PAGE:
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Marigold is a common plant in the herbal tea area. We can often see it in the countryside fields.

Marigold, a plant that is easily cultivated, if it does not grow on its own.



It is said that the name of the plant comes from the Latin "Solsequia" meaning "that follows the sun". Indeed, the plant follows the path of the sun in the sky, which allows it to ensure the greatest efficiency during photosynthesis.

Marigold is a plant that has been used for a long time, and we have little information on the exact date it was discovered by humans. Anyway, we know that Hildegarde de Bingen used it against the scalp moth. Albert the Great was also a adept of the plant and recommended its use to heal, cure intestinal disorders, insect and snake bites, etc.

Marigold is one of the plants that the great and famous Charlemagne recommended to have in the royal gardens, as its virtues seemed so miraculous to him.

Since its discovery by Man, Marigold is a plant that has been very popular in popular medicine. It was mainly used against skin diseases, affections, etc.


Nicknamed " fake saffron " in the past, because of its colour similar to this wonderful spice, Marigold has been the subject of many curiosities and is still a plant widely used in phytotherapy today.



Name: Calendula officinalis
Family: Asteraceae
Specie: annual plant


The Marigold is an annual plant that can measure 30 to 50 cm in height. Native to the Mediterranean basin, it is very common in our gardens. Indeed, it is a plant capable of growing without having been planted by Man, the wind acting as a gardener.

Its upright stem has thick, light green leaves and large capitulas with a beautiful bright orange-yellow colour. Formed by a double crown of flowers in strips and a heart of flowers in tubes, the capitulas of Marigold have a look and a rather characteristic hue that immediately reminds us of spring.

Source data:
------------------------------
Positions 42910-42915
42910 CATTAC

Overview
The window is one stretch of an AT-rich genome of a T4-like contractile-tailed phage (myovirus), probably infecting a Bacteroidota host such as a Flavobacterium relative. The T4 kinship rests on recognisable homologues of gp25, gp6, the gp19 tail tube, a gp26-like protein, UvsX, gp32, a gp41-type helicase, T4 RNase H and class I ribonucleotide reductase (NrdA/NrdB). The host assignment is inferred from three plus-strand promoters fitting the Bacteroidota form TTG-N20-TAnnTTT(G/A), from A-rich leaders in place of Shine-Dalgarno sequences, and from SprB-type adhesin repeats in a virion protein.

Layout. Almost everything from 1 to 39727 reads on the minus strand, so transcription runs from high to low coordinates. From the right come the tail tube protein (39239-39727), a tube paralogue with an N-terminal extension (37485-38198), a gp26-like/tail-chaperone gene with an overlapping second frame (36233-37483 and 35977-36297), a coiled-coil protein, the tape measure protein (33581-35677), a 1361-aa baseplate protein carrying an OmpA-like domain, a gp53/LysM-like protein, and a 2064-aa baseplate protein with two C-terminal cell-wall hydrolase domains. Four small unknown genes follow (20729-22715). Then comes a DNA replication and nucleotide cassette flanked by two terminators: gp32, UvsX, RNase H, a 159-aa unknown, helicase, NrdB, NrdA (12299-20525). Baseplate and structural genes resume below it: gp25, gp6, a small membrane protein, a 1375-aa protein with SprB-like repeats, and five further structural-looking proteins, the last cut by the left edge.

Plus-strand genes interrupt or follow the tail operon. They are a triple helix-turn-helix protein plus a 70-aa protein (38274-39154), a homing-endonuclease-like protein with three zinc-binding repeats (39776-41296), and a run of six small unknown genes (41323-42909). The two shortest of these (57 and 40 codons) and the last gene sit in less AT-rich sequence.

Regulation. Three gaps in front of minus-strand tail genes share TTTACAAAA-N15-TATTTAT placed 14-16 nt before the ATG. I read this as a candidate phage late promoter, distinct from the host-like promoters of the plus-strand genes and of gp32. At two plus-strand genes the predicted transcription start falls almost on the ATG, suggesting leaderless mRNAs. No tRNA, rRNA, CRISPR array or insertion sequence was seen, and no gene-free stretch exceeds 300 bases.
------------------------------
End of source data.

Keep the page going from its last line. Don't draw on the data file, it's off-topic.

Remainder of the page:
Marigold can be used in different ways. You can use its flowers and infuse them in boiling water to enjoy the benefits of the plant. It is also possible to make Marigold tinctures. To do this, pour three times the volume of alcohol on the flowers of Marigold. The Marigold tincture can be used externally.

Marigold is also a plant that is very well adapted to cooking. Indeed, its petals and fresh chopped leaves enhance a salad very well. The flowers of the plant are also used as a natural food colouring agent.



Marigold has kept its sweaty and depurative reputation of yesteryear. It has also been validated by ESCOP. Also known as an effective healing and anti-infective, this plant is able to cleanse and heal skin ailments quite quickly, that is the reputation it has.

It is also said to be the homeopathic "Calendula". It is still used in eye baths against ophthalmia, to heal burns and frostbite, infected wounds and against various skin diseases (acne, impetigo, ulcers, eczema). It is also used against corns and warts.

It is also said that Marigold relieves inflammation of the digestive system.